Re: Bobber 4-wheel cabooses

Bruce Smith

Obviously, many of you missed my PRR N4 cabin car clinic at Prototype Rails, Cocoa Beach. I spent about the 1st 1/3 of the hour addressing the "bobber problem". This is well spelled out, with respect to the "caboose laws" that were promulgated in the PRRT&HS' new cabin car book (or should I say, cabin car BIBLE!) The short of it is that many railroads including the PRR were building new bobbers into the first decade of the 20th century. Around 1910, the first "caboose law" was proposed in New York State, which, among other features, required 4 wheel trucks. These laws were typically formulated by the states in alliance with the "botherhoods" and the laws were defined as worker safety and comfort, thus allowing states to make rules governing inter-state commerce. Much negotiating then occurred as the PRR had built hundreds of new bobbers, with steel underframes, in class ND. Eventually, the states, botherhoods and railroads came to a consensus about the laws and they started to go into effect circa 1915. Often the laws differed somewhat from state to state but there were some general commonalities, such as steel underframes, 4 wheel trucks in mainline service, specific minimum bunk length etc... In general, the laws did not outright ban bobbers, but they were typically confined to local and yard service. 

On the PRR, the ND cabin car served into at least the late 1950s and some may have even made into the 1960s. 

Interestingly, the PRR took different approaches to the cabin car issue on Lines East vs Lines West. On lines east, they focused on building new steel cabin cars, the N5. There were a few experiments, such as the 13 NDA cabins, where trucks were fitted to ND bobbers, and the singleton N4, where an ND was lengthened and give trucks. On Lines West, their bobbers were predominantly older wood underframe cars. Lines West jacked up the bodies, rolled steel underframes under them, and lengthened the bodies, generating over 1000 N6A and N6B class cabin cars, with the N6B remaining the single most numerous cabin car on the PRR in the 1956 cabin car census!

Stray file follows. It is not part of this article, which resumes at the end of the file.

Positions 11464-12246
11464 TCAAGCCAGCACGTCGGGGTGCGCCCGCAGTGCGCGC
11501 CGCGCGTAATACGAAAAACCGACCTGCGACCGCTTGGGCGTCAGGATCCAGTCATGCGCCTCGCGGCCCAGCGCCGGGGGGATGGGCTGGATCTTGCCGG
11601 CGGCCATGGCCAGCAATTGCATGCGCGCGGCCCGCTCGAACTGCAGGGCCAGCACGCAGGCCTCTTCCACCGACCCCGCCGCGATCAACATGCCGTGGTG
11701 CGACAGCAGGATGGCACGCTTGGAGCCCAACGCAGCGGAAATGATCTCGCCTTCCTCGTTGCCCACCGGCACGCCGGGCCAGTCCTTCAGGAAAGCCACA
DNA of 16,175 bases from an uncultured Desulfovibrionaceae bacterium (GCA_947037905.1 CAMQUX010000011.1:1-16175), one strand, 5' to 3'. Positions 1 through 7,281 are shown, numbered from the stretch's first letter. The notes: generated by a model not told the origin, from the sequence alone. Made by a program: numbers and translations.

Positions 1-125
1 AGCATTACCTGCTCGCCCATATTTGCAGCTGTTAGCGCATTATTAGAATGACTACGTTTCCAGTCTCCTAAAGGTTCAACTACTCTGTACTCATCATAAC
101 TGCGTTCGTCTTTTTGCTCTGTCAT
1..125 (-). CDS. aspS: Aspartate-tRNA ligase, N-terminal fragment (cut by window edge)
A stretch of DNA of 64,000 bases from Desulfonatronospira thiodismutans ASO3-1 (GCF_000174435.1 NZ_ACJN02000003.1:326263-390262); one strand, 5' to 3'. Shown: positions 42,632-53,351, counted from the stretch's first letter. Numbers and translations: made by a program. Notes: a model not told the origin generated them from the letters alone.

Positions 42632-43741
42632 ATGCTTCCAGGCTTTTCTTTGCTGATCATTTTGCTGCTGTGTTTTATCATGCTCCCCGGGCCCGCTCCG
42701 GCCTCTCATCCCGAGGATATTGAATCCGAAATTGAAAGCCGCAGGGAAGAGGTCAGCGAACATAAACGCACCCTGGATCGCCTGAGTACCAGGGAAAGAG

The PRR ND is available in resin in HO from F&C and on the secondary market in the for of wood and cast metal craftman kits from GoorCraft.

As noted previously, several calss ND bobbers were preserved and you can even ride in one on the Strasburg Railroad.

Bruce Smith
Auburn, AL

From: <> on behalf of Eric Hansmann <eric@...>
Sent: Sunday, January 16, 2022 10:28 AM
To: <>
Subject: [EXT] Re: [RealSTMFC] Bobber 4-wheel cabooses
CAUTION: Email Originated Outside of Auburn.

I don’t have a definitive answer. I model 1926 and will need a few of these 4-wheel cabooses for the industrial branch I plan to model.

Some states banned the use of 4-wheel cabooses in the Teens. I think many survived in yard, industrial, and short branch line service. The B&OCT certainly used them late, as did the Cumberland and Pennsylvania (not a class one). 

I suspect many were sold or scrapped in the 1930s as traffic slowed. Many lines already had larger 8-wheel cabooses by the 1930s, so older equipment would be deemed as excess.

Interestingly, the Western Maryland Railway didn’t add any 8-wheel cabooses until the mid-1930s, so their 4-wheel cabooses would have been used extensively to that point.

It boils down to the location, years, and service to determine longevity for these classic cars.

Eric Hansmann
Murfreesboro, TN

> On Jan 16, 2022, at 10:03 AM, Robert G P <bobgp5109@...> wrote:
> And how long did these typically last in service? Ive always wondered if any lasted into the late transition era on a class 1 carrier.
> Great topic!
> -Bob

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